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Tabitha Simmons isn’t kidding around.
The stylist-turned-designer, who has worked with the likes of Alexander McQueen, Dolce & Gabbana and Marchesa and is a regular contributor at Vogue, is making a serious impression in the footwear business.
Top retailers said Simmons’ highly attuned styling eye combined with her street-cool style and British flair sets her apart in an extremely competitive luxury footwear market.
“Tabitha has incredible taste, and clearly her experience as a stylist allows her to understand what women want and the proportions that make women look beautiful,” said Daniella Vitale, chief merchant and EVP at Barneys New York.
Simmons, a mother of two boys, admits that it’s not easy juggling her multiple roles — she likens her life to walking a tightrope. “You could fall off at any moment,” she said.
But the designer’s recent accolades — including the BFA’s Emerging Talent Accessories Award and a CFDA nomination for the Swarovski Award for Accessory Design — are giving her more ammunition.
Since launching in 2009 exclusively at Bergdorf Goodman, Simmons’ collection, priced from $695 to $2,295, has expanded its global retail reach to 60 locations, including Barneys, Neiman Marcus, Nordstrom, Browns, Harrods, Selfridges and Holt Renfrew, among others. And Saks Fifth Avenue picked up the collection for fall ’12.
Now Simmons is adding runway collaborations to the mix, working with Honor and Creatures of Wind, and upping the digital ante with more interactive content on her website and a boosted social media presence. At the same time, she continues full force with her styling career.
“The way she puts looks together, it always looks believable and cool and very of-the-moment,” said frequent collaborator Mark Holgate, Vogue’s fashion news director. “She appreciates the biggest gestures of fashion. Tabitha’s shoes are like a little event or statement, but they are not meant to be treated with kid gloves.”
And Simmons seems to agree: Her latest digital project was an energetic dance video shot by her husband, fashion photographer Craig McDean, featuring the fall collection reimagined as tap shoes.
The designer’s genuine desire for creating an intimate connection with her consumers has also proven to be a powerful brand-building tool. Simmons, who oversees eight staffers, actively manages her social media presence and continues to sell out of her home in New York to maintain that small brand intimacy.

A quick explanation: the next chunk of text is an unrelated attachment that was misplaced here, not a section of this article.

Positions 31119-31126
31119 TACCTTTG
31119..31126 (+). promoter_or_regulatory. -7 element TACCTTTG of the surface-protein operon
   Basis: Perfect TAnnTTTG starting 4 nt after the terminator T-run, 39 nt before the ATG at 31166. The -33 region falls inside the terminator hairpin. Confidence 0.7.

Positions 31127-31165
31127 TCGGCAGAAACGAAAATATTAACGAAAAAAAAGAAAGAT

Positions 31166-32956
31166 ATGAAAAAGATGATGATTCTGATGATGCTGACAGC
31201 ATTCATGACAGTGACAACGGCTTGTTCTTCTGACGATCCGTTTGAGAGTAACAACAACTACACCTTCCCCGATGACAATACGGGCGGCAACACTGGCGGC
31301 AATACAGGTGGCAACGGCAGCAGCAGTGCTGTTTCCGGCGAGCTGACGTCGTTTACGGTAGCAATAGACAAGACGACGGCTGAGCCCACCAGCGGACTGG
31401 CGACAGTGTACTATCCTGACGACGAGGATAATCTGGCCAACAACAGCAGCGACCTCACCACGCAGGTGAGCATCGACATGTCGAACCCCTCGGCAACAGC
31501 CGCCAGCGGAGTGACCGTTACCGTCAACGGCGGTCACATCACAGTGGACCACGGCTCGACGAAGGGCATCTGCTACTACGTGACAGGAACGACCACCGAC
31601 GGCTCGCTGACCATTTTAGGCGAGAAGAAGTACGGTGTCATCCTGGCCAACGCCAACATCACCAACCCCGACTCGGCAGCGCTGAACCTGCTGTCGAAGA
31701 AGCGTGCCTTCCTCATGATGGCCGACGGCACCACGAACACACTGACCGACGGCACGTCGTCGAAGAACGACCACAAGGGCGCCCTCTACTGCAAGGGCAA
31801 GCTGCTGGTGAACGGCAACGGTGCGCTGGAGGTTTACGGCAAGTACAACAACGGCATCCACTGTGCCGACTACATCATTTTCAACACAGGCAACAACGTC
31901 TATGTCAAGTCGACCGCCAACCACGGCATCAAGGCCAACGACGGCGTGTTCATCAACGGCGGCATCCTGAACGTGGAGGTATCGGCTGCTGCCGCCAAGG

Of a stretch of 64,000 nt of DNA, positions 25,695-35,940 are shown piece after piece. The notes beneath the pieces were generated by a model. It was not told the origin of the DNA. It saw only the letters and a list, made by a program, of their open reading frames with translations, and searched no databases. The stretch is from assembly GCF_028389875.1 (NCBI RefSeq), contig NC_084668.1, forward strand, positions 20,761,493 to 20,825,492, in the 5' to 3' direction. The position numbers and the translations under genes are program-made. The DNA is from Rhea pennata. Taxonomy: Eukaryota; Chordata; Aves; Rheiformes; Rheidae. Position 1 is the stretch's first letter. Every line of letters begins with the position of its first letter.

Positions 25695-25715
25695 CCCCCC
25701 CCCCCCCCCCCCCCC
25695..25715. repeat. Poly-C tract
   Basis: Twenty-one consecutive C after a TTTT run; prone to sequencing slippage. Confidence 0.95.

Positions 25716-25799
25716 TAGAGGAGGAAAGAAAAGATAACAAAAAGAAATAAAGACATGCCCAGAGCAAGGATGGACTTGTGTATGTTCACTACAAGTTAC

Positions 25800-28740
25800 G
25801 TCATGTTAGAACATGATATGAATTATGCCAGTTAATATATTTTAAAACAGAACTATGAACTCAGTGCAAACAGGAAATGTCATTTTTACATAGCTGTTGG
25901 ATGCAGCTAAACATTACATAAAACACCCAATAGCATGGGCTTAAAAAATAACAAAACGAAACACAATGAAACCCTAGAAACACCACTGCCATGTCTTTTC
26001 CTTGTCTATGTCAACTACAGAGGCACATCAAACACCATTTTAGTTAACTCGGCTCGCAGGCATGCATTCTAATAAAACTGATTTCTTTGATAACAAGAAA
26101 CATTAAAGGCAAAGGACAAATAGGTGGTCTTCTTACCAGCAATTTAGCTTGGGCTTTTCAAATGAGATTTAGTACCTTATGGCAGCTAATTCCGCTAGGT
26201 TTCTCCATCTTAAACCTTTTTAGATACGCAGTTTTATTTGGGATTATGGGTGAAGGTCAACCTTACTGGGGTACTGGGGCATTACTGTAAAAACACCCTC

“I would hate to see Tabitha ever reinvented as a ‘super brand.’ ... All the magic would be quickly lost,” said Scott Tepper, head of luxury at London-based Kurt Geiger.
As she continues to grow her business, Simmons said she’s often asked whether she will ultimately choose between design or styling. But for now, at least, there are no plans to venture down just one path. “Sometimes I do things that are a bit extreme, [such as fly from Italy to New York for an afternoon before returning to Paris] but it’s worth it.”
Here, Simmons sounds off on the long road to launching her own line, her first job in footwear and where she wants to take her label in the next few years.
How do you juggle your two careers?
TS: Luckily, with shoes, the lead time is very long. In the lag time after the designs are sent to the factory and before I fly to Italy to see the prototypes, I am either helping with the sales or working in styling. I really love both jobs. Lots of people ask me when I am going to give up one, but at the moment, I don’t want to. There seems to be a nice crossover.
When did you know you wanted to design shoes, specifically?
TS: It’s something I’ve always had a massive interest in. My first job was selling shoes at Oliver’s Shoes [in London]. There were these yellow stilettos that I just loved and I remember they cost 10 pounds [about $16]. I sold them to everyone. My mother never let me wear fashionable shoes, so it’s ironic that I went to work at fashionable shoe stores. It must have planted a seed somewhere along the [way], but I was always interested in fashion.
What has been the biggest challenge you’ve faced since debuting the collection?
TS: Production, getting everything delivered in the stores on time, grappling with factories, begging them for a quicker turnaround. Coming from the creative side, it has been a big learning curve. When I was getting started, it took a year and a half to put in place the production side, to find the best factories, to get a great team lined up before even designing the first shoes. I quietly went about researching it. So it may have seemed like I walked in and said, “I launched a shoe collection,” but actually it took much longer.